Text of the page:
No, it wasn’t the apocalypse; shelf clouds leave Philadelphia area residents in awe

Residents across parts of the Delaware Valley could see massive shelf clouds Wednesday evening. This photo was captured in Limerick, Pennsylvania(Photo: Sue Van Valkenburgh Grice)

Residents of the northern and western suburbs of Philadelphia flocked to social media Wednesday evening to share photographs of apocalyptic cloud formations that filled the sky.

Known as shelf clouds, these most often form along the leading edge of an intense line of thunderstorms. They are low-hanging clouds that have a well-defined wedge-shaped appearance.

A shelf cloud is often accompanied by gusts of wind, with the precipitation (rain, hail or both) then following on its heels.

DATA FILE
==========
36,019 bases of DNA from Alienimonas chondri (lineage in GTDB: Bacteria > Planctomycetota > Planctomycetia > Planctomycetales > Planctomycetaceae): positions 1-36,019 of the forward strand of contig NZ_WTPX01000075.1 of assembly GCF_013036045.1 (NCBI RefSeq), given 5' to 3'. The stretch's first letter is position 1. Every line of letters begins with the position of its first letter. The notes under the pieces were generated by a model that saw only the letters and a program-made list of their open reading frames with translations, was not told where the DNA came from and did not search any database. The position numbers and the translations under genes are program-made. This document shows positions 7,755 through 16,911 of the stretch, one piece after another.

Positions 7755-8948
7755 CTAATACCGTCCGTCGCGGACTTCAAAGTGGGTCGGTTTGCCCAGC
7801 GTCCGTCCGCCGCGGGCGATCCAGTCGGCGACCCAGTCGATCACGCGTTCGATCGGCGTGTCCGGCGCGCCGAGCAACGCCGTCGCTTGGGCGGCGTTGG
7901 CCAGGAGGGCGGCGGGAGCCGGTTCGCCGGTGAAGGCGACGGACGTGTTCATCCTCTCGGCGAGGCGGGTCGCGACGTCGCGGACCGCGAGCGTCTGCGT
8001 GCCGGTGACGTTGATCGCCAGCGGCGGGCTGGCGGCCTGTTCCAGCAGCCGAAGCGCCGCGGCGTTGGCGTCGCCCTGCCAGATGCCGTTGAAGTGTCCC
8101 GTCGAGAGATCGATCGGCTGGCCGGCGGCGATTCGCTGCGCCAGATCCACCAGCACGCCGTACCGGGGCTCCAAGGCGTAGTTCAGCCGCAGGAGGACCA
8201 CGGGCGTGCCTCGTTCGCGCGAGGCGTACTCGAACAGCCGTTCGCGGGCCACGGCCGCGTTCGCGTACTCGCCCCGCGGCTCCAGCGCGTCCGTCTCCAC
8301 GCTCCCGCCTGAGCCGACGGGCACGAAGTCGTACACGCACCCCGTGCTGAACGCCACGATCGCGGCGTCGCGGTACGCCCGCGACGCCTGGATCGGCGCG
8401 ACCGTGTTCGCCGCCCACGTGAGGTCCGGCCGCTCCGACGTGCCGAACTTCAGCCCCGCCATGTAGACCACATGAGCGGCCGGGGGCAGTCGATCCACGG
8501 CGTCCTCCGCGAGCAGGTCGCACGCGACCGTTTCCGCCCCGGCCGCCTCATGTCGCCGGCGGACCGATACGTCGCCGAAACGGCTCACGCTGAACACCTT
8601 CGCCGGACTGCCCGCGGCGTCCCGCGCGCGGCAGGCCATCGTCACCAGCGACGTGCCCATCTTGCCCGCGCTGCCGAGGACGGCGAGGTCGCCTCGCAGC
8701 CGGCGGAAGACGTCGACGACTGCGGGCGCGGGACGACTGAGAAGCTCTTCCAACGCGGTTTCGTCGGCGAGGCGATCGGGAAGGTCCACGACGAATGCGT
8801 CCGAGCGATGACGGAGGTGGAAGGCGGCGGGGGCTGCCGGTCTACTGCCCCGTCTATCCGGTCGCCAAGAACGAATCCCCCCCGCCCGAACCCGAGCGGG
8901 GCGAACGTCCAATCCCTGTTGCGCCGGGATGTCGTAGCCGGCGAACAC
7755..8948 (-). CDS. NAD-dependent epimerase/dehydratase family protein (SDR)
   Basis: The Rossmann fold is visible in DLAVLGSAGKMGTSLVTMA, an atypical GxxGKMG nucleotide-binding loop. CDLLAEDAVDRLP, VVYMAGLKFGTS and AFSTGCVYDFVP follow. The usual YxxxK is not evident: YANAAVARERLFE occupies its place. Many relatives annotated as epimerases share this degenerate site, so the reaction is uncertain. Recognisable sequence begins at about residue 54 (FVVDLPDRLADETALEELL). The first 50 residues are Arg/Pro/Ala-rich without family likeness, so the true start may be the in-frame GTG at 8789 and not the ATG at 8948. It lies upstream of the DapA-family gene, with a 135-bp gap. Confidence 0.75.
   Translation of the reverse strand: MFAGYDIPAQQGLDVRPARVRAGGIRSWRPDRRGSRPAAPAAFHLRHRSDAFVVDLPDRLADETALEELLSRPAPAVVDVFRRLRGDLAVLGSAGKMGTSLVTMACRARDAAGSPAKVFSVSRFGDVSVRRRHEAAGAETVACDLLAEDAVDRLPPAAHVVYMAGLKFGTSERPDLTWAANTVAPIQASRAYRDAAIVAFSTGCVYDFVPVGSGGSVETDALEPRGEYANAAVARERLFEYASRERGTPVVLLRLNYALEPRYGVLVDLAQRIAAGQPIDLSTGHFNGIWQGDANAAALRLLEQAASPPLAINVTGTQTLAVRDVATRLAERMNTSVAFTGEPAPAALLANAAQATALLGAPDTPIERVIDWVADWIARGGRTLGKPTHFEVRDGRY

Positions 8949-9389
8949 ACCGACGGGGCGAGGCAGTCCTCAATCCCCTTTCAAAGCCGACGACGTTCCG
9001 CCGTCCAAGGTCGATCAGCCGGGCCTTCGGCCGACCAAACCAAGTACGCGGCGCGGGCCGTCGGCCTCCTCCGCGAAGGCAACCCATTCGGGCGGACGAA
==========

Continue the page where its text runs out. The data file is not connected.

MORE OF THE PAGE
Shelf clouds are not tornadoes, but they can be indicative of intense thunderstorms with damaging winds.

The photo on the left was captured in West Chester, while the photo on the right was taken in Lansdale. (Photos: Staci Dickerson & Kristen Smith Trimble)

As rain-cooled air rushes downward out of the thunderstorms, known as a downdraft, warm air is lifted upward out ahead of the storms to replace that cooler air. When that warm air rises, it condenses and forms the shelf cloud that we all rush outside to snap a photo of for social media.

There were scattered reports of wind damage, including downed trees and power lines, from Wednesday evening’s thunderstorms in parts of Bucks, Chester, Delaware, Montgomery and Philadelphia counties, according to NOAA’s Storm Prediction Center.

Andrew Haimbach captured this shot in Norristown, Pennsylvania.

You can always share your "shelfies" with us on Twitter, Instagram and Facebook.



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